BAGHDAD When he sees reports from Libya of a euphoric youth rebellion crushed in a brutal armed crackdown by an Arab ruler, Ahmed al-Saidi is overcome with an ominous sense of deja vu.
A survivor of the failed 1991 uprising against Iraq's Saddam Hussein, Saidi knows what it feels like to believe the international community will help you overthrow a dictator, only to find your town abandoned to merciless revenge.
"Of all the news from other Arab countries, Libya is the one that is most moving for me. It is as if it was copied and pasted from Iraq," he says.
"Almost the same atrocities that happened in Iraq are happening in Libya. The same shy response from the international community. The same shameful hesitance from the Arab world."
"God willing, the rebels in Libya will still succeed. But I fear the casualties will be huge."
In 1991, Saidi was a student at Baghdad University, sheltering from the Gulf War in his home town near the city of Nassiriya 300 km (180 miles) from Baghdad in the mainly Shi'ite south, when the wind of revolution blew through Iraq.
Iraqi troops, once seen as invincible, were returning in disgrace from a humiliating defeat at the hands of a U.S.-led coalition after Saddam's invasion of Kuwait.
Nassiriya was buzzing with news that in Basra, heartland of the south, a returning soldier had fired a tank shell at a portrait of Saddam. U.S. President George H.W. Bush was encouraging Iraqis to rise up and overthrow the dictator. The unthinkable suddenly seemed possible.
Word spread among the city's youth to converge on the headquarters Saddam's Baath Party. Crowds poured into the streets. Security forces and protesters clashed with rifles and rocket-propelled grenades.
Saidi dragged away the body of a close friend shot dead before his eyes. But his sorrow was followed by the taste of victory. Within an hour, government buildings were overrun and the rebels were in control of the city.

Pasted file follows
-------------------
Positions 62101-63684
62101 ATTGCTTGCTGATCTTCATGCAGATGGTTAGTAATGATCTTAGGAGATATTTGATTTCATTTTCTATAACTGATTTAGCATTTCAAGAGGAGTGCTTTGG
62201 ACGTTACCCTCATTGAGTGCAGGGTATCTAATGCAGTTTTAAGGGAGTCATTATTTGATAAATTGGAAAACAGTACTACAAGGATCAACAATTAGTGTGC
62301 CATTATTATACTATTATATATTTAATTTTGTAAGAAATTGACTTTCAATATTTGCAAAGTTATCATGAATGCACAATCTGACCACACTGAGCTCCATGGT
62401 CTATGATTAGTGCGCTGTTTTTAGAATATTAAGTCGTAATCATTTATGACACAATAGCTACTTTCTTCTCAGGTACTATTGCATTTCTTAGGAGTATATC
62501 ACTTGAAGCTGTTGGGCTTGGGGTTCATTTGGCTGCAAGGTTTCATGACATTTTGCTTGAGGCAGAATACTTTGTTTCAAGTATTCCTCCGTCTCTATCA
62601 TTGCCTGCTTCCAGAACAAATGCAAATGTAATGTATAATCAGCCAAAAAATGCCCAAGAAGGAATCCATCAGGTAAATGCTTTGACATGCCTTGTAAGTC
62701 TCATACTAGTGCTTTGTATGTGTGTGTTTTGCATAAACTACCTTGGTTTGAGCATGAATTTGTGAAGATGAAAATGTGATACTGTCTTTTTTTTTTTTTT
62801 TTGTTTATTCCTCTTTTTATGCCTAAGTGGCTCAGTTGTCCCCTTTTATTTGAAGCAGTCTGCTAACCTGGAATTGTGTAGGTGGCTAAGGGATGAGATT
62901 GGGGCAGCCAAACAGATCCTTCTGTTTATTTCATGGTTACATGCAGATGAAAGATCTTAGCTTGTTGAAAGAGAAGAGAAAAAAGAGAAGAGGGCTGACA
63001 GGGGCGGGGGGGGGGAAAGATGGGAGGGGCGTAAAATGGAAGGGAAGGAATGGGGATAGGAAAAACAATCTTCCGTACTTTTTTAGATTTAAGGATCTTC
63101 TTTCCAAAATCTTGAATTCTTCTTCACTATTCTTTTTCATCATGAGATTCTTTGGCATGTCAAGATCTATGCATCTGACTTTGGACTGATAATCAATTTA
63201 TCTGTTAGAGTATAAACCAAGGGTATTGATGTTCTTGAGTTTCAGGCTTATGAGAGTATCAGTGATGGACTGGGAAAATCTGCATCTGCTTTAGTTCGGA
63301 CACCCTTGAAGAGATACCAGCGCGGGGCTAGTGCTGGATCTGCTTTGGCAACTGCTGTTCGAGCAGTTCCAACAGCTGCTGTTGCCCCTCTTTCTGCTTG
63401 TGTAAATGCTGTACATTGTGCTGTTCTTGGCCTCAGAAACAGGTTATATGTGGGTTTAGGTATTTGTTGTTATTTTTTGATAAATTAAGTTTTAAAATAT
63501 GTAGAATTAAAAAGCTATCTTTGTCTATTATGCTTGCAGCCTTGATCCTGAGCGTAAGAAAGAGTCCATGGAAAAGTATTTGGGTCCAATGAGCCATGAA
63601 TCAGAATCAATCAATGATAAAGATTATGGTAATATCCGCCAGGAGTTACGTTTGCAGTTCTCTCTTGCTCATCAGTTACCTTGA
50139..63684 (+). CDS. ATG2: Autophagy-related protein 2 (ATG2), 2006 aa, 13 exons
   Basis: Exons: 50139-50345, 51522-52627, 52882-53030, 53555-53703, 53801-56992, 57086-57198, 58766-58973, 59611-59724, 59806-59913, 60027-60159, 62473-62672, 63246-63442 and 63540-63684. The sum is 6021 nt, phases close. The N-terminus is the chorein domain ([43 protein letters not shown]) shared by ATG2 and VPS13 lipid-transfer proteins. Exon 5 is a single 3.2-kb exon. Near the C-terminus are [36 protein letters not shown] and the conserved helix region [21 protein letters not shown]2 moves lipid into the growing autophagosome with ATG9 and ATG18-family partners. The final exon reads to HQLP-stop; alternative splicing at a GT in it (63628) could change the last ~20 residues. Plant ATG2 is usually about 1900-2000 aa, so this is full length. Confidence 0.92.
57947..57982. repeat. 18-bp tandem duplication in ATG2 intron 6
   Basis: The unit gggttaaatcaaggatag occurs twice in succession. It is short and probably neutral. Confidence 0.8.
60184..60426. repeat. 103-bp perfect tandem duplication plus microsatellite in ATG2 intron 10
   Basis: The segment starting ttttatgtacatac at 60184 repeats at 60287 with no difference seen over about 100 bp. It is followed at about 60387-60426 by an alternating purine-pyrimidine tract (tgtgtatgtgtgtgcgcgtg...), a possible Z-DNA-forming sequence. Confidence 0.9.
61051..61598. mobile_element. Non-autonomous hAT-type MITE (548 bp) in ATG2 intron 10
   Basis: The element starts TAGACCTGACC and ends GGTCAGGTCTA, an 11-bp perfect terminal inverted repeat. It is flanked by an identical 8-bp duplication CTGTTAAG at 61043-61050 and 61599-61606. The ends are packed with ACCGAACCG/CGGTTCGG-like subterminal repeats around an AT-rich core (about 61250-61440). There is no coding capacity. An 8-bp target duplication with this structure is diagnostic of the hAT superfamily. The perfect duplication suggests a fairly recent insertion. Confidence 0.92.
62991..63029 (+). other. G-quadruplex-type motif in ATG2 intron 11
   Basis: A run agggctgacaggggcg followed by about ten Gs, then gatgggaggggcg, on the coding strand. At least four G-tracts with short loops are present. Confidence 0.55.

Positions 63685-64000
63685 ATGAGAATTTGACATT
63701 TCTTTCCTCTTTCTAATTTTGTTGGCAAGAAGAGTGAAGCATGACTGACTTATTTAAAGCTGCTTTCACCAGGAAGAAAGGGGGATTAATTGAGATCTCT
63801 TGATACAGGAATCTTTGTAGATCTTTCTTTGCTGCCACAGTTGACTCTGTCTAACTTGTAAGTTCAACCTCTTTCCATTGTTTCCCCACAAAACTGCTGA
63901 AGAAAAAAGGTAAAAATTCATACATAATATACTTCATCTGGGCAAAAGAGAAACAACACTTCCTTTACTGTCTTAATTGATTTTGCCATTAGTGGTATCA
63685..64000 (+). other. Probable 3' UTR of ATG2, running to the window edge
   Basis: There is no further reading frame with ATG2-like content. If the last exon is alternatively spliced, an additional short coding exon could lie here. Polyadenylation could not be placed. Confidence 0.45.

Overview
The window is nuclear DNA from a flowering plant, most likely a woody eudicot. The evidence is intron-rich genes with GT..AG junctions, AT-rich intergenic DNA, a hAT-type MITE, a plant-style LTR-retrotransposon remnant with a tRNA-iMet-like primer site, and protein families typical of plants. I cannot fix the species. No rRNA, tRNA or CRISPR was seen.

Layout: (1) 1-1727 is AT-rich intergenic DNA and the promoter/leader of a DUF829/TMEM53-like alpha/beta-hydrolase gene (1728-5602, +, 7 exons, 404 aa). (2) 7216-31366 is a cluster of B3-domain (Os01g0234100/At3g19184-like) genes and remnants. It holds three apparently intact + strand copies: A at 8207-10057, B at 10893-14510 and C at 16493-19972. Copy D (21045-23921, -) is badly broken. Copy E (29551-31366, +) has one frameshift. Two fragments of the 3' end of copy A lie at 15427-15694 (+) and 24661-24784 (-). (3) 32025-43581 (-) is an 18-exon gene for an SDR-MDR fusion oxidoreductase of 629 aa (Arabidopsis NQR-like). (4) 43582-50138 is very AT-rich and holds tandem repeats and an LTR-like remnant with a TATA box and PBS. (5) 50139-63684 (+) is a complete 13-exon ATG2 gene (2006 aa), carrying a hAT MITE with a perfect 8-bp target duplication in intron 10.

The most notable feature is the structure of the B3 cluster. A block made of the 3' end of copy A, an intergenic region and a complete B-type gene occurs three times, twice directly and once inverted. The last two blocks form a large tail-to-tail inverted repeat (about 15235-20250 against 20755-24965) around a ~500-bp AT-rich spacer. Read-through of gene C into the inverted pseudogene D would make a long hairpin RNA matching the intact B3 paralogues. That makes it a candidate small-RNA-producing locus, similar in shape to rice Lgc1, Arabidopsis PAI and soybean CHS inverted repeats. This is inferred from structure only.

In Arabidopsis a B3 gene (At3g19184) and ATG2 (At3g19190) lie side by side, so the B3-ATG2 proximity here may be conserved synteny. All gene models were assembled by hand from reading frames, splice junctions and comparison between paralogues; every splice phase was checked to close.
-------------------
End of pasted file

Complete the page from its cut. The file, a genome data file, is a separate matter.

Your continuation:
BURNING THE SHREDDED PORTRAIT
Saddam's revenge was swift and brutal. The next day lorries and armoured vehicles carried a brigade of Saddam's elite guards into the town, firing at random. The streets emptied.
Saidi, who had torn up the portrait of Saddam that hung on his family's wall, quickly burned the scraps in the mud-brick bread oven to destroy the evidence.
Soldiers banged on the door with rifle-butts and ordered people to leave their homes and gather in an open area in the desert. Thousands walked on foot to the staging ground, where young men were herded into waiting trucks and driven off.
Nasir. Ali. Saidi calmly recalls the names of his childhood friends who were driven off that day, never to be seen again.
He and a nephew managed to escape, hiding in the tall grass of a garden. They made their way on foot to a village 35 km away and hid for a month, finally returning when family sent word that the coast was clear and the arrests had stopped.
"I realised the international community was not going to help.... We had had our chance and we had failed."
Saidi returned to his studies in Baghdad, although later that year during a visit to the south he was detained, held for a week in a small room with 30 other men and one toilet, kept awake through the night by the sound of torture.
The international community imposed no-fly zones on southern and northern Iraq. The northern no-fly zone probably helped Kurds there win de-facto independence that continues in the form of autonomy today. But the southern one was too little, too late and did nothing to shield the people from Saddam's wrath.
Today, foreign powers are considering a no-fly zone for Libya. Saidi fears that history is repeating itself.
"The no-fly zone happened in Iraq when it was too late, when the uprising was already finished. With this no-fly zone in Libya, I fear the same thing, that it is too late. They should have started it before Gaddafi began recapturing territory."
Twelve years after the failed uprising, U.S. troops returned under Bush's son and finally removed Saddam from power. Today, Saidi works as a freelance journalist.
His profession, he says, is the one factor that distinguishes Libya now from the Iraq of two decades ago.
"There is only one difference. At least there is media now in Libya telling the world what is happening. In 1991, there was no media in Iraq. Nobody knew."
(Additional reporting by Waleed Ibrahim; Editing by Louise Ireland)